Although originally directed at exploring the Fishbein model's specification that attitudes are mediated solely by attribute beliefs, Mitchell and Olson's (1981) article also raised the interesting question of how similar information presented visually or verbally may affect information processing. Specifically, they found that consumers evaluated brands of facial tissue differently depending on whether the brand was associated with one of three pictures or the word "soft." Further, the different evaluations of the brands could not be explained by cognitive beliefs on five attributes including softness that were assessed. Hence, Mitchell and Olson concluded that advertisements could alter attitudes in ways other than by belief changes and that much of these influences could be measured as an attitude toward the advertisement. This important conclusion helped launch the investigation of attitudes toward an advertisement as an important determinant of attitudes toward the advertised product (cf., Gardner, 1985 for a review). It also was instrumental in starting a stream of research examining the relative persuasive powers of pictures and words (cf. Kisielius & Sternthal, 1986 for a review).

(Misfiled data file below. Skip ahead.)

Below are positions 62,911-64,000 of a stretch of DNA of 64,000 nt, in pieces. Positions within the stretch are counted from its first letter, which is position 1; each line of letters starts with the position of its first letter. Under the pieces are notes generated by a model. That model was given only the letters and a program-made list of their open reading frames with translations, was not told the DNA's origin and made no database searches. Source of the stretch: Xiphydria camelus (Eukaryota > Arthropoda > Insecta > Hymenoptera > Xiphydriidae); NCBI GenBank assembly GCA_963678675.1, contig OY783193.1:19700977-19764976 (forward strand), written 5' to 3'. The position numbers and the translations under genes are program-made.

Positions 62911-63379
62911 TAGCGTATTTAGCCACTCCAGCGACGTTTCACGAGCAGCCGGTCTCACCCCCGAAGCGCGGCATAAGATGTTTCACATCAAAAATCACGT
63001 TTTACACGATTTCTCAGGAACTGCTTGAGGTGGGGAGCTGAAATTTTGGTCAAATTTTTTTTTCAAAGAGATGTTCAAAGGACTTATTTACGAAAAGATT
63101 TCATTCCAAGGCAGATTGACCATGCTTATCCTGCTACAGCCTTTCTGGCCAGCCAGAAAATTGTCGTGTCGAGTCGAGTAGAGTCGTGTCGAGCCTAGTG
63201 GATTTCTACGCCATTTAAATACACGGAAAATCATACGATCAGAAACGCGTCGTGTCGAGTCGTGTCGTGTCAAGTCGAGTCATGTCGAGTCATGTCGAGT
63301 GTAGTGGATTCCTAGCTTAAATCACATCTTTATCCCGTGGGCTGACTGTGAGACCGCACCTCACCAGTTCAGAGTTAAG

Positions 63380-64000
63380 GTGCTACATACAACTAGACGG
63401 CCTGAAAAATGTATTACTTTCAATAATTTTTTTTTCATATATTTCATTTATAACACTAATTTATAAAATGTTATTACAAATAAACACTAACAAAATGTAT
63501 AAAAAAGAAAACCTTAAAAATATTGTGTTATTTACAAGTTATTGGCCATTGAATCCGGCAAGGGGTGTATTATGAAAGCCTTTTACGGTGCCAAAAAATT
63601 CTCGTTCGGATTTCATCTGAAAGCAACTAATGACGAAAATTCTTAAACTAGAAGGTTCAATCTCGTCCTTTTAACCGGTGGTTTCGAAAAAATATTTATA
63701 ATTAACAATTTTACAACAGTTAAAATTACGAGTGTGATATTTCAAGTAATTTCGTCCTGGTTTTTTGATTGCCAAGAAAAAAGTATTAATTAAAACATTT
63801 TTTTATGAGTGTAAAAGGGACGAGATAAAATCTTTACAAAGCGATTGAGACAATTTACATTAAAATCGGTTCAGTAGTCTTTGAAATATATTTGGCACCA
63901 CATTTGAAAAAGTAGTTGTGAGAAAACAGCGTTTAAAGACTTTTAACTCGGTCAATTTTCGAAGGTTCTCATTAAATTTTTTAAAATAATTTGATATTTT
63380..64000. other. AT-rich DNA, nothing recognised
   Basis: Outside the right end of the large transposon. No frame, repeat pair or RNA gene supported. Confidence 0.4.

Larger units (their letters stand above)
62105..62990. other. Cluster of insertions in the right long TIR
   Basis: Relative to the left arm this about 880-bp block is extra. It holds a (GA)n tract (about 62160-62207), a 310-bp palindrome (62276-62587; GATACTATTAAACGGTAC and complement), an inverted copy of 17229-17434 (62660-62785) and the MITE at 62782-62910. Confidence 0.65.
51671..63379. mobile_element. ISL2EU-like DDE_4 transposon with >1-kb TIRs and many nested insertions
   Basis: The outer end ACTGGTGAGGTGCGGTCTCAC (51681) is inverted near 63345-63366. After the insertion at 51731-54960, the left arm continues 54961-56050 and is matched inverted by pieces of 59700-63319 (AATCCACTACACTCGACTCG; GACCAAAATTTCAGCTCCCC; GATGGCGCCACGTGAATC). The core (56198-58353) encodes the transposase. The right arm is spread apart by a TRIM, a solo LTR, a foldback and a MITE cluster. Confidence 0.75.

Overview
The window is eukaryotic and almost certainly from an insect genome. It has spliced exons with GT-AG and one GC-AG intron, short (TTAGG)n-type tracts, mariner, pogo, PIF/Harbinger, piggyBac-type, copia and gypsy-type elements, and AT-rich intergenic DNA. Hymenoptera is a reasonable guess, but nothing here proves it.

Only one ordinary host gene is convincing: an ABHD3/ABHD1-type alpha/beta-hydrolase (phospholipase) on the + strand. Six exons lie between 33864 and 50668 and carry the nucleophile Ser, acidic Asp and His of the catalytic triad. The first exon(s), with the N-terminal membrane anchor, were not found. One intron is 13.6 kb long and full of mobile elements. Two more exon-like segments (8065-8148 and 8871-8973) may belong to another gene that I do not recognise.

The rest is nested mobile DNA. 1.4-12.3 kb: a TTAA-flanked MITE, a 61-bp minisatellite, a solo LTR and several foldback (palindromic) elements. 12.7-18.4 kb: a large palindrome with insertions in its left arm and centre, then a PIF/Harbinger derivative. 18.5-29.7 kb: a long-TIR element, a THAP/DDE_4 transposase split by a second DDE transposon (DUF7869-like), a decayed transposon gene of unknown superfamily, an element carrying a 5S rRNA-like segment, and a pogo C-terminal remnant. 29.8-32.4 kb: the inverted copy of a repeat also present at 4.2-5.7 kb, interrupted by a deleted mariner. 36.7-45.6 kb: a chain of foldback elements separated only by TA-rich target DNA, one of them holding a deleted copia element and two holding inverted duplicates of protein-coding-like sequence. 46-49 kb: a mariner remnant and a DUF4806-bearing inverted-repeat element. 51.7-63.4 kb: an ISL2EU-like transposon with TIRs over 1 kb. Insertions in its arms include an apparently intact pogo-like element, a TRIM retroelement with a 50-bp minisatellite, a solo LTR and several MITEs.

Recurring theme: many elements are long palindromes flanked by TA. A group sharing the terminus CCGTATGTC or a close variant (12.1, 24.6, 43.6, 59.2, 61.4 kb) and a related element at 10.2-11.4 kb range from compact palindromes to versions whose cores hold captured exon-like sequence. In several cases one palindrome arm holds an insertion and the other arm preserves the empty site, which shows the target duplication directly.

The purpose of this paper is to reexamine the attitude toward the advertisement and attitude toward the advertised product relationship by reviewing Mitchell and Olson's study and identifying limitations inherent in their design. On the basis of this review, three major issues are identified which we feel limit generalization of their conclusion regarding Aad and Aproduct Next, a revised procedure is suggested to address these limitations. An experiment incorporating these changes is presented and the results are summarized. Finally, issues for future research on the relationship between attitude toward the ad and attitude toward the advertised product are offered.